OSHA issued a final rule, which revises its existing regulation on recording and reporting occupational injuries and illnesses.
The new rule requires certain employers to electronically submit injury and illness data that they are already required to submit under existing regulations. Some of this data will be made publically available on OSHA’s website.
OSHA believes public disclosure of illness and injury data should encourage employers to improve workplace safety. The availability of the data should also serve as a useful tool for employers seeking to identify areas of improvement in workplace safety. Under the new rule, all employers with 250 or more employees in industries covered by the existing record-keeping regulation must electronically submit to OSHA injury and illness information from OSHA Forms 300, 300A, and 301. Employers with 20-249 employees in certain industries must electronically submit information from OSHA Form 300A only. The new rule takes effect January 1, 2017.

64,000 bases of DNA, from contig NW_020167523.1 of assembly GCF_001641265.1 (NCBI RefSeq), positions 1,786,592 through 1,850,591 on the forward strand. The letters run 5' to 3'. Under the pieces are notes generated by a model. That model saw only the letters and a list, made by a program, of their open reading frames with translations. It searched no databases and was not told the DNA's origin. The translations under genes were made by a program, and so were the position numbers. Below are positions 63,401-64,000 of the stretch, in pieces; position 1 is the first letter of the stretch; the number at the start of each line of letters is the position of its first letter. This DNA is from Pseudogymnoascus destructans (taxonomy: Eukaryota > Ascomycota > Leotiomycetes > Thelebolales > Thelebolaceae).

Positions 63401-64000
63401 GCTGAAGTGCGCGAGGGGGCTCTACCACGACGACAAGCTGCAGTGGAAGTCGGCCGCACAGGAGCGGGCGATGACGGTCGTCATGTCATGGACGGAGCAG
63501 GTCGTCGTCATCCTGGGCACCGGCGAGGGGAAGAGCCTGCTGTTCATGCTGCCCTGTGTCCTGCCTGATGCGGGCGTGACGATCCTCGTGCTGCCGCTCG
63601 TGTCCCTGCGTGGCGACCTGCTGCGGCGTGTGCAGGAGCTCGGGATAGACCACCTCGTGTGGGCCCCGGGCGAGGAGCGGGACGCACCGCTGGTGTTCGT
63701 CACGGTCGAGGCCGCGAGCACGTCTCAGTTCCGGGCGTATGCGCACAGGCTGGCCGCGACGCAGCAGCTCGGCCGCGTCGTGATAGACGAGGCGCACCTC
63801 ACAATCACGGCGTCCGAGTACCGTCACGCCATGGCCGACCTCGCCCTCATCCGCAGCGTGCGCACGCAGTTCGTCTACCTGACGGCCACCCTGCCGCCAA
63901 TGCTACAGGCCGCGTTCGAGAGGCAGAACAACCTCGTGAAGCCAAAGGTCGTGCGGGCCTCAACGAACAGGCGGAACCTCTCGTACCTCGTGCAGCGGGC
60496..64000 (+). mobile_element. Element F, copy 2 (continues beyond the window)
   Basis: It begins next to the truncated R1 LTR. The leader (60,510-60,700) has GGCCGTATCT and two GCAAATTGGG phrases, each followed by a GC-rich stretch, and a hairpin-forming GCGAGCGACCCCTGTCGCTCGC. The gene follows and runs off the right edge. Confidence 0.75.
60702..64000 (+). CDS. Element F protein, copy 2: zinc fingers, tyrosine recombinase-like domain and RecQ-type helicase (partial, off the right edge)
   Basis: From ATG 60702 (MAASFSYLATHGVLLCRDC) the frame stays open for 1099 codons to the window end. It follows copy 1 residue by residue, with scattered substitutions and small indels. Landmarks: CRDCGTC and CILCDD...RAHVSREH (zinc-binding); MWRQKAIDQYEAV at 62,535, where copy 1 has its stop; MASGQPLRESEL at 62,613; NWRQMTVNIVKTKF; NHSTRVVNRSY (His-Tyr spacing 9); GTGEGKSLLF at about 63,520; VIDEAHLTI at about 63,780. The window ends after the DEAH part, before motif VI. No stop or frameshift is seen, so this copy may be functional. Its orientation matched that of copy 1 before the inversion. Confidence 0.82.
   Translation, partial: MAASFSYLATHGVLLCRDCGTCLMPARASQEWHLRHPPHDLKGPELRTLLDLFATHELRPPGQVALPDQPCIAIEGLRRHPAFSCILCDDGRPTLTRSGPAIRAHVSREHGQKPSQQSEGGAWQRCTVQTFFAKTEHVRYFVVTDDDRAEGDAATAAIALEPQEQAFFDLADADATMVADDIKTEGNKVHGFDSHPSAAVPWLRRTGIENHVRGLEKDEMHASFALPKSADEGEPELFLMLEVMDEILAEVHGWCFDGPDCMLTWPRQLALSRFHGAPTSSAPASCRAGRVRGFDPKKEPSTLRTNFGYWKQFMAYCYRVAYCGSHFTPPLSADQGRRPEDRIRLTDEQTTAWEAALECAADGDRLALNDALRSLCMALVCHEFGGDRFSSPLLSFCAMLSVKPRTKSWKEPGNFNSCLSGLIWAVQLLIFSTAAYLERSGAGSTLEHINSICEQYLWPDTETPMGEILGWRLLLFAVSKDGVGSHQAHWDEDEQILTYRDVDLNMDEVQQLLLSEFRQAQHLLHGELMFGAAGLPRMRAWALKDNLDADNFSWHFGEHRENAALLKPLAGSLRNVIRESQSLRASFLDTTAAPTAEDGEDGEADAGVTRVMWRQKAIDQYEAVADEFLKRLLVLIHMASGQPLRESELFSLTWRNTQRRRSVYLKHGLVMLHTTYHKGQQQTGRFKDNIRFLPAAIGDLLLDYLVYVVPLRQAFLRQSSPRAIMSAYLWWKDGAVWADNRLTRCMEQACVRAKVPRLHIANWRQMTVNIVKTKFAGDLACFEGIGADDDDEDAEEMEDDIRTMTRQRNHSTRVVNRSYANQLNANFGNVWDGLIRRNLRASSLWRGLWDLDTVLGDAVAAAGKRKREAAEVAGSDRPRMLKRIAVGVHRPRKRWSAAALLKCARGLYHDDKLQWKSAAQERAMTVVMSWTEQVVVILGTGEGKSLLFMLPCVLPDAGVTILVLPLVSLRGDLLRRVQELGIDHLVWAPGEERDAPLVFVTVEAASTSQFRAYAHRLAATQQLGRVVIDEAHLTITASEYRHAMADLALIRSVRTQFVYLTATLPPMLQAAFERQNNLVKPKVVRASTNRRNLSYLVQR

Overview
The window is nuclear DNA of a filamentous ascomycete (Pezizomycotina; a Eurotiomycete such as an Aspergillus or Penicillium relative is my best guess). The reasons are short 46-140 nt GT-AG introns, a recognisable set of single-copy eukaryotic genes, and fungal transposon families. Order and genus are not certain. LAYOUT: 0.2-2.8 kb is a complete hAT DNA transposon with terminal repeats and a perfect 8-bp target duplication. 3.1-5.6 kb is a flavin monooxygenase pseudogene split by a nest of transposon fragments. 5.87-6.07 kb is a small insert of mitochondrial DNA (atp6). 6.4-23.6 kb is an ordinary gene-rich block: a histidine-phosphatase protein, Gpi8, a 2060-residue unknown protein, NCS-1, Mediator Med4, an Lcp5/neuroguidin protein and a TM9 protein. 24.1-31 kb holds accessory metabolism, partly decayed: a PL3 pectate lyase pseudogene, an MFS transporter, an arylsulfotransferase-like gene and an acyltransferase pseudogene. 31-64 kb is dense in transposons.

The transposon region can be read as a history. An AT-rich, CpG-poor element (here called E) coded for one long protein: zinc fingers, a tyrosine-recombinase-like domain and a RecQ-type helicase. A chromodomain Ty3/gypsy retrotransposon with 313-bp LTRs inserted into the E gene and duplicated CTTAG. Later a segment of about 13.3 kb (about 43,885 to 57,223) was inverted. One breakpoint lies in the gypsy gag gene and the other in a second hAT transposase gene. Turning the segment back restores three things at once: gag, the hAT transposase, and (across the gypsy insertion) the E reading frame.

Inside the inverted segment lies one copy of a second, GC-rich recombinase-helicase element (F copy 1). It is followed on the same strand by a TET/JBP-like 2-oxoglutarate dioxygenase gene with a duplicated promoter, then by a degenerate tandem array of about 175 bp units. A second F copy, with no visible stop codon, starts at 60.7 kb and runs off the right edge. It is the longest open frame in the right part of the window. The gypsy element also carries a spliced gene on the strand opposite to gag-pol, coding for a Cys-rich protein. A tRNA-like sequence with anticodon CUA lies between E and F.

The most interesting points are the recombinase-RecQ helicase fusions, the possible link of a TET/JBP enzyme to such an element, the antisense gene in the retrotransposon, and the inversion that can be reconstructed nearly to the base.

The rule also prohibits employers from discouraging workers from reporting an illness or injury and incorporates the existing prohibition on retaliating against workers for making such reports. These anti-retaliation provisions take effect on August 10, 2016.
For additional information and guidance on OSHA’s reporting requirements, please contact an attorney at Critchfield, Critchfield & Johnston, Ltd.